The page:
28/09/2012 06:31 BST | Updated 28/11/2012 05:12 GMT

Muse's Matt Bellamy On How His Baby Son's Heartbeat Ended Up On New Album '2nd Law', And 'Newsnight' Inspiration...

Will the real Matt Bellamy - Muse charismatic frontman - please stand up?

Mr Bellamy is immediately and obviously a very interesting person - someone who recorded his unborn son's heartbeat in hospital and later put the sound on his band's new album (proud dad), an ethereal dreamer who came up with the title of his band's latest album while watching Jeremy Paxman on Newsnight (nerd), and the de facto son-in-law of Goldie Hawn (accredited bona fide A-lister).


The 2nd Law is Muse's sixth studio album - after 15 million records sold, Matt B says they're "evolving"

Okay, let's deal with the first, most exciting part of this lot, the unborn sounds of baby Bingham, born to Bellamy and partner Kate Hudson in July last year. Was this a planned musical collaboration?

He laughs (often).

"It was totally spontaneous, two days before the baby's arrival, and Kate was in hospital, with this... strap thing, which I had no idea about, and suddenly we could hear everything. It was incredibly emotional."

So being a musician... "I recorded it on my mobile phone. And weeks later, I was in the studio, and it came back to me, this incredibly rarefied recording."

The result, Follow Me, is the sixth song on 2nd Law, the sixth album from the chart-toppers who have, to date, sold an impressive 15 million records, and are celebrated as one of the world's great live bands too. So how did this latest title come about? Hope you're sitting down...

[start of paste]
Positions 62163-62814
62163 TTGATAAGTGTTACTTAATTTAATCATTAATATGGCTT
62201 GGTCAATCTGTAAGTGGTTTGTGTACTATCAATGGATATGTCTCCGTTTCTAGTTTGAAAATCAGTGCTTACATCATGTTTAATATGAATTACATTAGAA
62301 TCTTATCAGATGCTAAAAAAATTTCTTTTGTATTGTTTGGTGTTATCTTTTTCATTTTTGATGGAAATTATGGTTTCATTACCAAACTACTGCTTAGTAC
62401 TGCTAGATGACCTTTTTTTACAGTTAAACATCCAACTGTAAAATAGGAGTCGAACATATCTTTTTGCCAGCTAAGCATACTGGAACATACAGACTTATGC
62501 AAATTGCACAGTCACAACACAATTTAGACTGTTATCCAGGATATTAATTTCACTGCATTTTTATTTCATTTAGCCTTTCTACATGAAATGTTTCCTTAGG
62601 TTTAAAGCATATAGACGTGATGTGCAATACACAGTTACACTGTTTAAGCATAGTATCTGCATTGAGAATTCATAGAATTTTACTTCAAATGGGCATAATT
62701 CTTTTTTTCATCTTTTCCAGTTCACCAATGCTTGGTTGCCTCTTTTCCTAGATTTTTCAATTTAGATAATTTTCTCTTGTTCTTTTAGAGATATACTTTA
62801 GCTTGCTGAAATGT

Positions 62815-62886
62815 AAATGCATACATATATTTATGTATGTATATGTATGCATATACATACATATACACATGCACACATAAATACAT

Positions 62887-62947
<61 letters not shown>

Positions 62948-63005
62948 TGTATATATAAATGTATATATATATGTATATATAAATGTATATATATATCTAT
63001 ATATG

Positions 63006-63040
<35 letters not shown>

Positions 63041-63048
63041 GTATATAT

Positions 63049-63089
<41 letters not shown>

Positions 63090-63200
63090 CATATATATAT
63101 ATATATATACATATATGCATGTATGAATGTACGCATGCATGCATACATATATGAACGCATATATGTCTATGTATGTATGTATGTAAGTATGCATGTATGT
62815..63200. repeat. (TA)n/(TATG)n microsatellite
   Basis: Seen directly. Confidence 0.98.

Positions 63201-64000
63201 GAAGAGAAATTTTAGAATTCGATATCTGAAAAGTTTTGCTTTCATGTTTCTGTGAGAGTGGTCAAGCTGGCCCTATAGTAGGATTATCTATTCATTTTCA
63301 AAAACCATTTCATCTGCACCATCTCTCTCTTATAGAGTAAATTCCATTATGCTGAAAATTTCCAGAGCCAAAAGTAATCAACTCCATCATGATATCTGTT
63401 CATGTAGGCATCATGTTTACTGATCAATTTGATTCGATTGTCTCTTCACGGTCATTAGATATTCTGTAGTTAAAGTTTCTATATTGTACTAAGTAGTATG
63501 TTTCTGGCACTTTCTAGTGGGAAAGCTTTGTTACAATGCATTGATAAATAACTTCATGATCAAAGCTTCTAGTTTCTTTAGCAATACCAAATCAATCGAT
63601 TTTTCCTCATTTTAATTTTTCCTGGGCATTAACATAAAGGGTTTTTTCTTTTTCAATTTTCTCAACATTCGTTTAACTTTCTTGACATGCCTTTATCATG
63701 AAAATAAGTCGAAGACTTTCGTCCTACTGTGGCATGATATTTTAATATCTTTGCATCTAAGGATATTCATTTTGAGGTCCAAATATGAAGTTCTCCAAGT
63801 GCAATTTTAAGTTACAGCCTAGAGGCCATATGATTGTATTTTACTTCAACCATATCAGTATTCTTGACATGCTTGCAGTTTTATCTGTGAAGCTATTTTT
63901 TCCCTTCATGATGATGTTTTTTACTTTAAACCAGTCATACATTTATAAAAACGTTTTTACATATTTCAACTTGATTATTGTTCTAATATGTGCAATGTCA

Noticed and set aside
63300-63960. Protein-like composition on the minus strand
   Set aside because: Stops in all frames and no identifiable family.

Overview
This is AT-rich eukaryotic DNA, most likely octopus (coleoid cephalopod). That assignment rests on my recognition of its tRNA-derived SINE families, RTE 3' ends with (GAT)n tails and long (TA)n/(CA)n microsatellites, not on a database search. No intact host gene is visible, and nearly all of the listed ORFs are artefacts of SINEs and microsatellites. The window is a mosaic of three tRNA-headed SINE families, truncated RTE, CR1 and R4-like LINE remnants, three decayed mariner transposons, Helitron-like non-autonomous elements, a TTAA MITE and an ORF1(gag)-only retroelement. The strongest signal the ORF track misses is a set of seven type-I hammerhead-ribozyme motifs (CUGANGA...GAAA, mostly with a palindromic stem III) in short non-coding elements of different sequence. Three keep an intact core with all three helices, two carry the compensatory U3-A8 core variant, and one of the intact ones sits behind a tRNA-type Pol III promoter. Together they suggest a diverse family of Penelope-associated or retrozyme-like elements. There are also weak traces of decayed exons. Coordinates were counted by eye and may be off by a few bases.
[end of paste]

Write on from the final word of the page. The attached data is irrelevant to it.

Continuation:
"I was sitting watching Newsnight one night, with Jeremy Paxman going on about the Euro crisis. It was late 2011, and one bloke on the panel linked the economic crisis to unsustainability. He said it was just how energy functioned, and it's part of human evolution that there's a conflict in ourselves we can't yet overcome. It was so simple."


Muse kept it simple for the London 2012 Olympic closing ceremony

Well, obviously. I will bow to the higher perception levels of a proven master of turning abstract concepts into stomping stadium theatre, and hear instead about the influences at work on this latest collection, from touring with U2 to sharing song-writing duties with bassist Chris Wolstenholme... so what's new?

"I think it was just incredibly diverse," Bellamy does his best to explain. "Reminding ourselves that songs could be simple again, writing intuitively with no concept to try to explain, undramatic, our version of unplugged. There are some blues in there, too. And then at the other end, there is this preoccupation with unsustainability, so there's a lot going on."

Bellamy acknowledges, too, that spending time on the road with Irish uber-rockers U2 had an influence on their own production techniques...

"We realised the power of one guitar playing live, that these sounds can be small but powerful, that you don't need to overlay everything all the time."